Over the past 20 years, Pictet Group has experienced internationalisation and in addition to its traditional private banking business, a major diversification of its activities, notably with the growth of institutional asset management, mutual fund distribution and asset services. "By way of illustration, the Pictet Group had 300 employees in 1980, mainly based in Geneva. Now it has 25 offices with more than 3,300 people around the world. The group plans to recruit another 100 people in 2013," reports Pierre Etienne, highlighting the growth of the Group.
WITH CONVICTION AND RIGOUR Switzerland has political stability and a strong currency. The country has also been identified internationally by its banking secrecy. The political shift came in 2009, when Switzerland adopted OECD standards on the exchange of information on request in tax matters. What will happen to Switzerland when banking secrecy is a thing of the past and have Swiss banks suffered from the recent articles in the international press with regard to tax evasion? Though the Group Edmond de Rothschild has never been involved in any of the scandals, the bank had to reassure its clientele by reminding them of Rothschild’s family motto: Concordia, integritas, industria, with conviction and rigour. "A Swiss or Luxembourg wealth management business built solely on banking secrecy and non-tax compliant clients has no future", Marc Ambroisien adds. René Mottas of UBS states that the bank’s relationship with the client is based on trust and respect of their privacy. "UBS will encourage clients to legalise their legacy assets through voluntary disclosure. Dealing with legacy issues and ensuring legal certainty is in the interest of clients as well as the bank". Yves Maas says that a bank like Credit Suisse – alongside other Swiss banks – cannot operate a business model under which they attract undeclared assets. "The Swiss banks should be confident enough to run their business without such assets". Other banks share this positive attitude. Stanislas Peel of Lombard Odier underlines that Swiss banking will continue to develop, saying "we stick to our values such as discretion and protection of privacy and focus on key qualities like excellent know-how and political stability". Pierre Etienne of Pictet states that privacy is a value and tax compliance makes it all the more legitimate. He doesn’t think that values such as neutrality and discretion will be affected by changes in legal frameworks. "They are a mind-set, and one prized and supported by the Swiss population as a whole". Nicola Battalora of BSI calls it ‘back to basics’. In other words, refocusing on what is promised to the bank’s clients. "The value proposition becomes the core of our services. That is why we need to develop products and services with added value". Swiss banks know that the time has come to look ahead. This means a greater focus on their customers’ needs and an increase in operative efficiency. The times of one-strategy-fits-all are over. CW
Switzerland | BEYOND WATCHES AND CHOCOLATE
Dossier Switzerland BEYOND WATCHES AND CHOCOLATE Nicolas Bideau is Head of PrĂŠsence Suisse, the coordinating commission for the presence of Switzerland abroad. Thus, he is a professional at country branding. Switzerland is one of the few states that has managed to project a uniform and positive country brand worldwide. This helps the confederation survive difficult times, without tarnishing its image.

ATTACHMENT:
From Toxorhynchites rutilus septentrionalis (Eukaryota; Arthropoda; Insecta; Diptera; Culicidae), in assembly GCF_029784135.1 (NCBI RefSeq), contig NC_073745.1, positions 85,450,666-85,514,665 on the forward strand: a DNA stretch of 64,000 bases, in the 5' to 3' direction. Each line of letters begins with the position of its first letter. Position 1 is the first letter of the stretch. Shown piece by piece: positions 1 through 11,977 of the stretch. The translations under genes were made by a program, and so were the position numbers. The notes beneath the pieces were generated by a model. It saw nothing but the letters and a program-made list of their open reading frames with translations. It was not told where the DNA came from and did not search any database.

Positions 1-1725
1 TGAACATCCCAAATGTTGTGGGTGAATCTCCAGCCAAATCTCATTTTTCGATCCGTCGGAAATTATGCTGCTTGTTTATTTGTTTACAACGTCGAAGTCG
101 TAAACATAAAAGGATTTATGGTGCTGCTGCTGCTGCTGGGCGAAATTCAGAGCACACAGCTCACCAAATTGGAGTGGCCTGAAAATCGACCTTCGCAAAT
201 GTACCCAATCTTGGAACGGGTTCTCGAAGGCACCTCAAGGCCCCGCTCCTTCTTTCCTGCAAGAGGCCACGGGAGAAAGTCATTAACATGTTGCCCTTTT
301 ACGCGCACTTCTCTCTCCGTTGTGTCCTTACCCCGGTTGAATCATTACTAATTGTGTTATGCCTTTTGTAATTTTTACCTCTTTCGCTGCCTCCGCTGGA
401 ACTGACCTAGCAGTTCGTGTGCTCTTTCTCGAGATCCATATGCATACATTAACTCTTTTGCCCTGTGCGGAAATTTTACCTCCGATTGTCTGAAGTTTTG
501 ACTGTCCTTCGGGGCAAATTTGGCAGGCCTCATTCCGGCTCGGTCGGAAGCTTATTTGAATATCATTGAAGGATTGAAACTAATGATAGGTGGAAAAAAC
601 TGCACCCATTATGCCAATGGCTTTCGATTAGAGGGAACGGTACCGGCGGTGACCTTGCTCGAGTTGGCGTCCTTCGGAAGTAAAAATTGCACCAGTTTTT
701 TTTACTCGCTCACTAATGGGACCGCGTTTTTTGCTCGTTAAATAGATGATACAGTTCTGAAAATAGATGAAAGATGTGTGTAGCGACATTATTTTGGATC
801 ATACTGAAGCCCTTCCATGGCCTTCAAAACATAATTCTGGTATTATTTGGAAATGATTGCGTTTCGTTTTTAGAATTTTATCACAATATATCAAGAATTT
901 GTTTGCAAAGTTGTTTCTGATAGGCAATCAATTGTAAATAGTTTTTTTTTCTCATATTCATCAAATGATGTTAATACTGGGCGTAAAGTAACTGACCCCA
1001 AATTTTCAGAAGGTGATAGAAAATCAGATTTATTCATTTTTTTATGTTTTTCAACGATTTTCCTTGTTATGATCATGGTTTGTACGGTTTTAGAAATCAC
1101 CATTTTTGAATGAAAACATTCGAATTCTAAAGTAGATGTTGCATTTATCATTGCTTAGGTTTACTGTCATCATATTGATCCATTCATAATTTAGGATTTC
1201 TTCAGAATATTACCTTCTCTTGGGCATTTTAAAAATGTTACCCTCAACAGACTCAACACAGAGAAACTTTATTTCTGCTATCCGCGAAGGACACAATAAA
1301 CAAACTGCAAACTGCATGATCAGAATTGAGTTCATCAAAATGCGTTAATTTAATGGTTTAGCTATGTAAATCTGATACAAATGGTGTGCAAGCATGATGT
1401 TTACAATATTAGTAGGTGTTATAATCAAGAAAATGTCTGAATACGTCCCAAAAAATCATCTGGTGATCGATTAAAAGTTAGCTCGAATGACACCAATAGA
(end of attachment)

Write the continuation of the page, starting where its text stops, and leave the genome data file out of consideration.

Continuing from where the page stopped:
LFF: Switzerland was recently named as best country brand globally. What is the secret of your success? NB: Two factors stand out. On the one hand, there are the positive connotations associated with the traditional image values of Switzerland (nature, the Alps, watches, chocolate, etc.). On the other hand, according to image surveys like the Nation Brands Index and other international rankings, the positive image is associated with good governance, the lively democracy, an above average quality of life and a competitive and innovative economy.
LFF: Why is communication and branding important for a country? NB: Beside the general competition for location that countries are exposed to in an increasingly globalised society, in which the communicative positioning of countries plays an important role, there are other, political reasons. The technologically and economically driven transformation into a worldwide information society has influenced the approach to foreign politics. Worldwide, more and more information is available in an ever shorter time. As a result, the media exposure of foreign politics increases. This requires proactive communication strategies and instruments on the part of governments. They have to be able to communicate their politics. If an internationally active state that is integrated with world affairs doesnâ€™t communicate, others will take this over in its place. Given the general flood of information, the challenge is to communicate content that will actually be noticed.
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Did the fact that Switzerland is not a member of the European Union have an influence on the decision to develop a communication strategy?
Nicolas Bideau In many countries of the EU and also in Brussels, the state of knowledge and information about Switzerland is still relatively poor. Sometimes we notice critical prejudice against Switzerland. What role Switzerland’s nonmembership in the EU plays in that regard is difficult to say. Be that as it may, it is important for Switzerland to change these negative perceptions. The challenge for everyone involved in communication, vis-à-vis the EU, is to proactively position Switzerland, both in Brussels and in the EU Member States, as an interesting and innovative partner with regard to trade, road traffic, market research, finance and so forth, and as an European state showing solidarity.